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This article was published on October 31, 2017

Kindle Oasis Review: Waterproofing and a bigger screen make it worth the premium

Kindle Oasis Review: Waterproofing and a bigger screen make it worth the premium
Napier Lopez
Story by

Napier Lopez


Napier Lopez is a writer based in New York City. He's interested in all things tech, science, and photography related, and likes to yo-yo in Napier Lopez is a writer based in New York City. He's interested in all things tech, science, and photography related, and likes to yo-yo in his free time. Follow him on Twitter.

TL;DR Amazon’s new $249 Kindle Oasis is waterproof and comes with a bigger screen. If those things matter to you, you should get one.

I could pretty much end this review there, and you’d know most of what you need to know about the new Oasis. Like last year’s model, it’s a luxury indulgence with superior build quality and design compared to its cheaper siblings. Unlike last year’s model, you’re getting a tangible improvement over Amazon’s cheaper Voyage and Paperwhite models.

It all starts with that 7-inch screen. That extra inch over 6-inch display on every other Kindle – except the ill-fated DX – may not sound like much, but it goes a long way towards making the Oasis feel more like a proper book.

I do most of my reading on my phone nowadays, and my daily drivers in the past few months have all had 6-inch screens or larger. Though their tall aspect ratios mean they have a smaller overall area than a regular Kindle, it was close enough I didn’t feel like I was missing out no much. The new Oasis, on the other hand, feels a bit more like a normal book. I still wish Amazon sold a size closer to an actual paperback, but I’ll take what I can get.

The Oasis has the fastest refresh rate of any e-ink display I’ve tried, and though Amazon doesn’t provide exact figures, it’s speedy enough that I rarely felt inhibited. For basic interactions like navigating the UI, swiping pages, and rotating the screen, and even typing, it’s just a little slower than using a regular touchscreen, other than a quick flash of black when the Kindle needs to refresh the entire panel. That said, you still can’t scroll smoothly, but that’s to be expected.

It’s nice to see how much e-ink technology has evolved over the years. At 300 dpi and such a relatively large screen, it’s definitely the best time I’ve had reading on an e-ink display. The panel is not quite as white as a sheet of paper is in low light, but for the most part, the fill light does a good job of helping it emulate the contrast of real book. The lighting is also perfectly even on my review unit, unlike some other Kindles I’ve tried.

As with last year’s model, Amazon is using a lopsided design, which helps you read comfortably using one hand. It’s a bit annoying having to flip the device over for a hearty left-handed grip, but overall I prefer the design to the other Kindles – in part because it actually keeps satisfyingly clicky page turn buttons.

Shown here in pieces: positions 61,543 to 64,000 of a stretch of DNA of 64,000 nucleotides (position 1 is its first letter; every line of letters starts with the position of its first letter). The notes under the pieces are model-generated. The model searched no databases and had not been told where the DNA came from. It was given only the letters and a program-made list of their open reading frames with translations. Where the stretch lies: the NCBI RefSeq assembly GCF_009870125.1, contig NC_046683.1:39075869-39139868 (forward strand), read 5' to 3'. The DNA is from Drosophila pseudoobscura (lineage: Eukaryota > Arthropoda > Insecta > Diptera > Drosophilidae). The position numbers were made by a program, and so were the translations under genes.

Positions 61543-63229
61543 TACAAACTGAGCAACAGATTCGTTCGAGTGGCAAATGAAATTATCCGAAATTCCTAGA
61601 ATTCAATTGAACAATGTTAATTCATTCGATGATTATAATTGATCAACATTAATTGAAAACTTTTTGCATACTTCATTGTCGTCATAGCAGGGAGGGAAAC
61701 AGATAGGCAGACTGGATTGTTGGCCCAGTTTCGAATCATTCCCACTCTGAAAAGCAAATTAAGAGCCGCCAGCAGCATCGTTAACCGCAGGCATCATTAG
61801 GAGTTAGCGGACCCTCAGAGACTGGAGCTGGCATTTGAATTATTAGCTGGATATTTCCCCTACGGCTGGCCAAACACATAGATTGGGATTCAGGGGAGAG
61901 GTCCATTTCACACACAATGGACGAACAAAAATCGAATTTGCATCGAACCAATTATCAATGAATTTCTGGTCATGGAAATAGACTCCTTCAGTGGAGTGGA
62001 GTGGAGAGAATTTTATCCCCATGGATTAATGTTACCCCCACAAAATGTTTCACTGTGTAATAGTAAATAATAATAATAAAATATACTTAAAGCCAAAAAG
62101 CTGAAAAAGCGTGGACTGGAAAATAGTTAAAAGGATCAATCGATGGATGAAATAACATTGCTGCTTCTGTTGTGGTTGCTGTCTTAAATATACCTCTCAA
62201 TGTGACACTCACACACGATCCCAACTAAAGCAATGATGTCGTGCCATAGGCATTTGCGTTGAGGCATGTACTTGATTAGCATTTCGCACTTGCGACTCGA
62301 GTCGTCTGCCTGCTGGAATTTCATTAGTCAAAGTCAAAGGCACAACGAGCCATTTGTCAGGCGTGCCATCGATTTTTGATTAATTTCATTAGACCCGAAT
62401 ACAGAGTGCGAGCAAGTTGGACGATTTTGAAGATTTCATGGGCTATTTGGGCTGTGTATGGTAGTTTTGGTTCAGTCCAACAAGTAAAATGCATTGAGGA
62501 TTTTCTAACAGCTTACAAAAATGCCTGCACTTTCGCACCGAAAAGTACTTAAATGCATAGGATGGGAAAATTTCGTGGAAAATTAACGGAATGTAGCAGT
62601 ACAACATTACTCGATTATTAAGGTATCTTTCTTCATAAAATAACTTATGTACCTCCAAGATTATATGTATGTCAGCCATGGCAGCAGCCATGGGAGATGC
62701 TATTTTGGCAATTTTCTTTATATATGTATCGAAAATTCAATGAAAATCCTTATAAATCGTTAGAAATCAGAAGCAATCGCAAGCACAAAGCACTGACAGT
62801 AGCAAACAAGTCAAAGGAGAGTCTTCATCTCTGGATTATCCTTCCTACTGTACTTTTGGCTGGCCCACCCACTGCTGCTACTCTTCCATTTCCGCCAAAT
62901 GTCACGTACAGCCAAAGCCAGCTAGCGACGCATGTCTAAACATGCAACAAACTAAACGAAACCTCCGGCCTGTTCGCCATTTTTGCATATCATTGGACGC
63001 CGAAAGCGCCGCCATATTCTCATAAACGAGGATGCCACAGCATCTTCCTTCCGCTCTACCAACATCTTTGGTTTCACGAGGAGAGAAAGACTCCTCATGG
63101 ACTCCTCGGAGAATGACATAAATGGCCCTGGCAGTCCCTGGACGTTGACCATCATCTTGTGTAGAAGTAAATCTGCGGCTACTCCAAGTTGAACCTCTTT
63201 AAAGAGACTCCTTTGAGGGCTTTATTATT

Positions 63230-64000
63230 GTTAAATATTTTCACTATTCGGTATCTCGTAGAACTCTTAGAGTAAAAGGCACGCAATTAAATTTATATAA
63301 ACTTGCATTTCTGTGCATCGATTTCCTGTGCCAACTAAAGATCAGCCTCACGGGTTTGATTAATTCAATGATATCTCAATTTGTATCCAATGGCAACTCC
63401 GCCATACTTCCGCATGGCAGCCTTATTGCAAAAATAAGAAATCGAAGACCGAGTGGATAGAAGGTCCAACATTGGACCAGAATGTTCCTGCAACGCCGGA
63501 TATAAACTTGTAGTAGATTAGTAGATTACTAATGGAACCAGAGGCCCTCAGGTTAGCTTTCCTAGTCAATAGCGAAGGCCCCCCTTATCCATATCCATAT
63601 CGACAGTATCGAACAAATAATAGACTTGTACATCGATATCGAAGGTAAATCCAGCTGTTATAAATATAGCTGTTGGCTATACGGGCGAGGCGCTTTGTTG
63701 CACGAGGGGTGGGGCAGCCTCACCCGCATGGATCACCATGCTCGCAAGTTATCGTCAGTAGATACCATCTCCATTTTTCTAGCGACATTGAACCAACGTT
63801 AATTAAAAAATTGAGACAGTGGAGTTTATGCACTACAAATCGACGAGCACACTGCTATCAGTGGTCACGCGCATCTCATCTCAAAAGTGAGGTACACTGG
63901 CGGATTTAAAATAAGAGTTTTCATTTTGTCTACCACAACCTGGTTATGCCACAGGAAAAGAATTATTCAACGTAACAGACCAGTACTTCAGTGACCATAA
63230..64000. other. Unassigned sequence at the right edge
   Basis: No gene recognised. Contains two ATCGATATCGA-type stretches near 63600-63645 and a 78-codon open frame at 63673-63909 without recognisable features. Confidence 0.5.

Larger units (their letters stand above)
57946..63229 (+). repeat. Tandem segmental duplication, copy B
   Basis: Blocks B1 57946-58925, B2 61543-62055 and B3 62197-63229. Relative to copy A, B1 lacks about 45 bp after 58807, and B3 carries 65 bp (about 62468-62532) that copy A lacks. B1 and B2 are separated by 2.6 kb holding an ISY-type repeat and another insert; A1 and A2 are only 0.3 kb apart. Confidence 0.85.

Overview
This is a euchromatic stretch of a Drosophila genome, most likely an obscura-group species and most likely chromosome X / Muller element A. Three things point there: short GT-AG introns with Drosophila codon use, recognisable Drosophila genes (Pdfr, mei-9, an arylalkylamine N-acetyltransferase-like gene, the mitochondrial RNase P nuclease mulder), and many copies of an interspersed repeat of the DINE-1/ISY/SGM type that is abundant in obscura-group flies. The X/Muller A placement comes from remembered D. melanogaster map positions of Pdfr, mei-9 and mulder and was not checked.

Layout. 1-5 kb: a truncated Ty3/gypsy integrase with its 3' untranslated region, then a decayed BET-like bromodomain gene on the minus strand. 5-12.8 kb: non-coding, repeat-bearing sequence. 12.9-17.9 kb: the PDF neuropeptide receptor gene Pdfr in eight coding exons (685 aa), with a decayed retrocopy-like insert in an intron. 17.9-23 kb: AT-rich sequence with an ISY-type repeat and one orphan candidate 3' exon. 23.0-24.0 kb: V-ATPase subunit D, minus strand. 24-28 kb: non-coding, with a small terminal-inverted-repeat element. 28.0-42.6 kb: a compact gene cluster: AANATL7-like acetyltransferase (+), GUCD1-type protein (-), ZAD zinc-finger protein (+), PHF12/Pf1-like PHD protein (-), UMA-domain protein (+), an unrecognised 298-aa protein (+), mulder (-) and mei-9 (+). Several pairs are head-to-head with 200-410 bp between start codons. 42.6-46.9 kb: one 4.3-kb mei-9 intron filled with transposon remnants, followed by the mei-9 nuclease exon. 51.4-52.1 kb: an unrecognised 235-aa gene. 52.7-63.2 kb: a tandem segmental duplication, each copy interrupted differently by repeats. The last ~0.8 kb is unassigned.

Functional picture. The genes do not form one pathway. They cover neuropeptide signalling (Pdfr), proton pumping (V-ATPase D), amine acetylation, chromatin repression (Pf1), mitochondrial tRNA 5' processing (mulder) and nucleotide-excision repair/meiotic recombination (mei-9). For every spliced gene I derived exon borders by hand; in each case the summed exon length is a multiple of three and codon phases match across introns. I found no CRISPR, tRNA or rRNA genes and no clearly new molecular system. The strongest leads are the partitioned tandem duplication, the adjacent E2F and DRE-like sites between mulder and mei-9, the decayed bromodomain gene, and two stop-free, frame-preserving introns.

Thankfully, Amazon has abandoned the battery case from last year. While it was a somewhat cool concept to extend battery life on a slim and light device, it was a bit of overkill on a Kindle. Besides, I much prefer the new cases which can fold to use as a kickstand when your hands are occupied. My one complaint is that the magnets on the cases are weaker than I’d like, making it pretty easy for the case to come off accidentally if you’re not being careful.

I’ve only had the device for a bit less than a week, which is not enough time to test its battery life, but you can expect similar performance to other Kindles. Amazon rates it at six weeks with wireless connectivity turned off and an average of 30 minutes of reading per day. Considering my Wi-Fi + LTE model was constantly connected and it’s only lost about a third of a charge since I received it, I’d say it’s safe to expect at least a week or two for heavy users.

But that does bring me to a small quibble: the Kindle Oasis uses a micro USB charging port, even though it’s late 2017. I know I’ll only have to charge it a couple of times a month, but there’s no reason Amazon shouldn’t be using USB-C at those stage on a device that starts at $250. It means I need to carry around an unnecessary extra cable if I want to take my Kindle on vacation and forgot to charge it at home. It also would’ve been nice to at least be able to use USB-C headphones or a dongle for Audible and music connectivity, but as it stands, Bluetooth is your only option.

Oh yeah, then there’s the IPX8 waterproofing – the reason you probably want the new Oasis in the first place. I didn’t exactly torture test it, but I ran it under a faucet for a few minutes and dropped it in my sink. It still works, so as far as I’m concerned, that’s good enough. IP ratings are technically done with fresh water, but Amazon says the Oassis was designed to survive a dunk in a pool or bathtub, as well as a splash of saltwater at the beach. I wouldn’t recommend actually reading underwater.

$250 is a lot of moolah to spend on an e-reader, but whether or not it’s worth it depends on how avid of a reader you are. For many people the Kindle Paperwhite will provide the same basic reading experience for just $120. But for those willing to spend more, the larger display and waterproofing are enough reason to fork out the Benjamins on their own. The premium design is just a nice bonus.

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